After Amaury Fichant graduated from university, he dreamed of a career in international business. But he realized that there was one major thing that could hold him back: His English was not so good.
So Fichant came to Oahu, to study English as a Second Language at Intercultural Communications College Hawaii, where he spent a few months working on his speaking, reading and writing skills.
Now, three years after his stint at ICC, it seems Fichant is realizing his dreams: He’s living in Abidjan, Ivory Coast, in West Africa, working as a sales manager for a French agricultural company.
“You can’t learn to drive a car from reading a book…The same is true with language.”
“To be honest, my English is really not perfect…But after my time in ICC, I was able to understand English and be understood in English,” Fichant says. “This is just what companies are looking for.”
Offering foreign languages and teacher training in addition to ESL, ICC attracts students from all over the world for a range of reasons – older people wanting to brush up on a different language before they spend their retirement traveling, foreign students who want to spend time in Hawaii while learning English, local people who work tourism or retail and international professionals like Fichant who need to improve their English to further their career.
While it might be a thriving hub now, ICC has had its struggles since opening in 1990 – most notably, the recession was rough on the school. But after a series of smart business plays and restructuring, the college has emerged on the other side, stronger. And now, it’s in the midst of a period of significant growth. Just a few weeks ago, it moved from its downtown location to a larger space near Ala Moana (1585 Kapiolani Blvd.) in order to address an increased demand.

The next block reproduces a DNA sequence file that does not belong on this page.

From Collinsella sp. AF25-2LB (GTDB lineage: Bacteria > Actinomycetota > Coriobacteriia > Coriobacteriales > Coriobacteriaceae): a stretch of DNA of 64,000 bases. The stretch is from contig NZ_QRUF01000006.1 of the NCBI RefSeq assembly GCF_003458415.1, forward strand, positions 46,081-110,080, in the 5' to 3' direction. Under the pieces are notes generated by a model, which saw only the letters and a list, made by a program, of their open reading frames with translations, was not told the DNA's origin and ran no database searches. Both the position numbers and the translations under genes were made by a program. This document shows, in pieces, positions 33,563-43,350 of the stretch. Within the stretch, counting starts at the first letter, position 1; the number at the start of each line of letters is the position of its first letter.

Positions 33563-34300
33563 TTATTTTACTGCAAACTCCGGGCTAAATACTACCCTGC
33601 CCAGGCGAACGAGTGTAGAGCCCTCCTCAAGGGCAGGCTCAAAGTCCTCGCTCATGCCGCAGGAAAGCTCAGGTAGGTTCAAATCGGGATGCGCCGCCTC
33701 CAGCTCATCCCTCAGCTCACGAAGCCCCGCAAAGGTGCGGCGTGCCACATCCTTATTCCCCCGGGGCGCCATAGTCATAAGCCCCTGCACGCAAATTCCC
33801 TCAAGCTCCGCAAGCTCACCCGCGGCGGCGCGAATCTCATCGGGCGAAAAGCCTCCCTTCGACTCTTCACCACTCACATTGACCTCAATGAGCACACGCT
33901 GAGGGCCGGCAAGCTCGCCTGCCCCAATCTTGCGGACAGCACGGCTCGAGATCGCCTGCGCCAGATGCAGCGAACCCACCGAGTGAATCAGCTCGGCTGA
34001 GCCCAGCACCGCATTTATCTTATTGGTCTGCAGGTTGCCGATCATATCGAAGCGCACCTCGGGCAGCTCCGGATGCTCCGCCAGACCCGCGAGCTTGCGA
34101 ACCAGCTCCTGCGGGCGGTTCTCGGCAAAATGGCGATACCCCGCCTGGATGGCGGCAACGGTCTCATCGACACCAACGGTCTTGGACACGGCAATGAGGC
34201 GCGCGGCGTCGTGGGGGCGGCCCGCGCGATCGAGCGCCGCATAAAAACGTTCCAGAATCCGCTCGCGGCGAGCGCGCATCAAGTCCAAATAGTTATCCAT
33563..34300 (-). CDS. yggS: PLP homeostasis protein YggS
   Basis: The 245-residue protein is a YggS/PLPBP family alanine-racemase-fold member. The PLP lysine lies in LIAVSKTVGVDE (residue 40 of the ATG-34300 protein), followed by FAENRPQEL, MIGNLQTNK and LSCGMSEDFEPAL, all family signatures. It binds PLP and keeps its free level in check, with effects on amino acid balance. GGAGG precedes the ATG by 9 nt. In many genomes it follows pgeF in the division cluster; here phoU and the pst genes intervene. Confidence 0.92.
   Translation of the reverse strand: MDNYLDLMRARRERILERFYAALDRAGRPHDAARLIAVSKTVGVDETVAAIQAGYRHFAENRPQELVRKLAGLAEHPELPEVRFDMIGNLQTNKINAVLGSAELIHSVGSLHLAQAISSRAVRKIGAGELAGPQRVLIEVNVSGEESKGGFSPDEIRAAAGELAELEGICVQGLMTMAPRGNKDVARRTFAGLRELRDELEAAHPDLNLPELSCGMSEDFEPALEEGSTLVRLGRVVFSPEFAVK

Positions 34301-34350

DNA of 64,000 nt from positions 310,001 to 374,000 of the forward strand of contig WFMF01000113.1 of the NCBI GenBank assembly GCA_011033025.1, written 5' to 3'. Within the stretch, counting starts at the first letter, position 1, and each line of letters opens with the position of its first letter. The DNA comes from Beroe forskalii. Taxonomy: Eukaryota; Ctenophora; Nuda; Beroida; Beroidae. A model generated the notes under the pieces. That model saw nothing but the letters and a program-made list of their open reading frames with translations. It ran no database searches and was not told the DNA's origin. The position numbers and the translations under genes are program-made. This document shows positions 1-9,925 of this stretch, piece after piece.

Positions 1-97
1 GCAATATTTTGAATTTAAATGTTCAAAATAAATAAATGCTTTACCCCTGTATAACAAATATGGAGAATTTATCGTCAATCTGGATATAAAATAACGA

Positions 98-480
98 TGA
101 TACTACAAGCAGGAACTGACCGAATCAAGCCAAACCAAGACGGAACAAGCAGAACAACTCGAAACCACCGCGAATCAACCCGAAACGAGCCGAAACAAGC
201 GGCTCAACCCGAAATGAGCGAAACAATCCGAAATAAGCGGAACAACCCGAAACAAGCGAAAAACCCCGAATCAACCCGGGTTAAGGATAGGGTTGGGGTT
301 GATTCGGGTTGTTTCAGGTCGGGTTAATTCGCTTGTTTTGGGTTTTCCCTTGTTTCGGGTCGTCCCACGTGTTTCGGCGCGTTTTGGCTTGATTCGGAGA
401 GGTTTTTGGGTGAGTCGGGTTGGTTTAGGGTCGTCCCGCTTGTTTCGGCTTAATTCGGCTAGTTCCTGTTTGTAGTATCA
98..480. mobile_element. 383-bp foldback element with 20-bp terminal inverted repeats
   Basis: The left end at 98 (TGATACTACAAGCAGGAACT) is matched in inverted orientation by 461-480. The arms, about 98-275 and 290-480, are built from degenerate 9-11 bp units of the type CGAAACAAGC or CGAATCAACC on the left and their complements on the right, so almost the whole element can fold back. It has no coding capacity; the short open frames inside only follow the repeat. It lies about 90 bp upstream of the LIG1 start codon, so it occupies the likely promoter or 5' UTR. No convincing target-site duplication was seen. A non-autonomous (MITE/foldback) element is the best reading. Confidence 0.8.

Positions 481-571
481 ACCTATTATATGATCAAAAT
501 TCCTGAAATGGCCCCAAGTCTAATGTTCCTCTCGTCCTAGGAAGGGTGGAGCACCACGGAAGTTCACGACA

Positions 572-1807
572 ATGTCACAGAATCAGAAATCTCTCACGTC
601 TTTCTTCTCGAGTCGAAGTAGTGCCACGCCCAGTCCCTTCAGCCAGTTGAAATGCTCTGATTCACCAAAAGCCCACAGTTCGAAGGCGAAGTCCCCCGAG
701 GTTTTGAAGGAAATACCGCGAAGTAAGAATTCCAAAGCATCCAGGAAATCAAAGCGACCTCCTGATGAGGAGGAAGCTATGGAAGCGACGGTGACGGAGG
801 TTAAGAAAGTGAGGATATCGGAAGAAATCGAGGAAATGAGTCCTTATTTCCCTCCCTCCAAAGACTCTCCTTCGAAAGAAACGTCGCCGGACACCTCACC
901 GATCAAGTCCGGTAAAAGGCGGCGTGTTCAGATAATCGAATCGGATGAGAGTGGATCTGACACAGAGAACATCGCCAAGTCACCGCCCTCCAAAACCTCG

“We needed more classrooms,” explains ICC director of academics Louise Minervino. “For the past three (years), we have had to rent additional space to house all our programs…Since the move, we have experienced a 20 percent (increase) in international student enrollment.”
The college, as executive director Mika Sasamoto sees it, is a place where “students can realize their potentials.”
“I am grateful that ICC can be the part of their journey to open their future possibilities,” she says.
For Izabela Muller, studying language has always been a part of her life and work. Originally from Brazil, Muller has worked as a flight attendant, and lived in Japan for 11 years where she taught Portuguese. Muller has been at ICC since last summer, studying advanced English, and finds the courses here markedly different than others she’s taken: They’re more participatory.
“When I used to study English in (Brazil), the students didn’t talk. Here, it is way more interactive,” Muller says. “You feel like you are having more of a conversation.”
That type of interactivity is central to the ethos of ICC.
For all of its courses, ICC uses what is known as the communicative approach for teaching a language.
“Communicative is you teach a second language like a first language,” Sasamoto explains. “It is a little bit more like a (parent) teaches to their kids. You have to practice speaking even if you don’t know how to do it.”
“You can’t learn to drive a car from reading a book,” Minervino adds. “You’ve got to go in and sit at the steering wheel and turn the key, and you’ve gotta maneuver around and you don’t know what is coming.”
“The same is true with language: You can’t learn a language by reading a book. A lot of people get a grammar book and they read it and they are like, ‘I am not retaining any of this.’ They can take tests and they can do great, but when it comes to asking people for directions, it can’t be done because they need to use the language in context.”
To facilitate that type of learning, ICC structures its classes with games, interactive exercises, and excursions that might take students on a dolphin swim, a visit to the zoo or on a downtown art tour.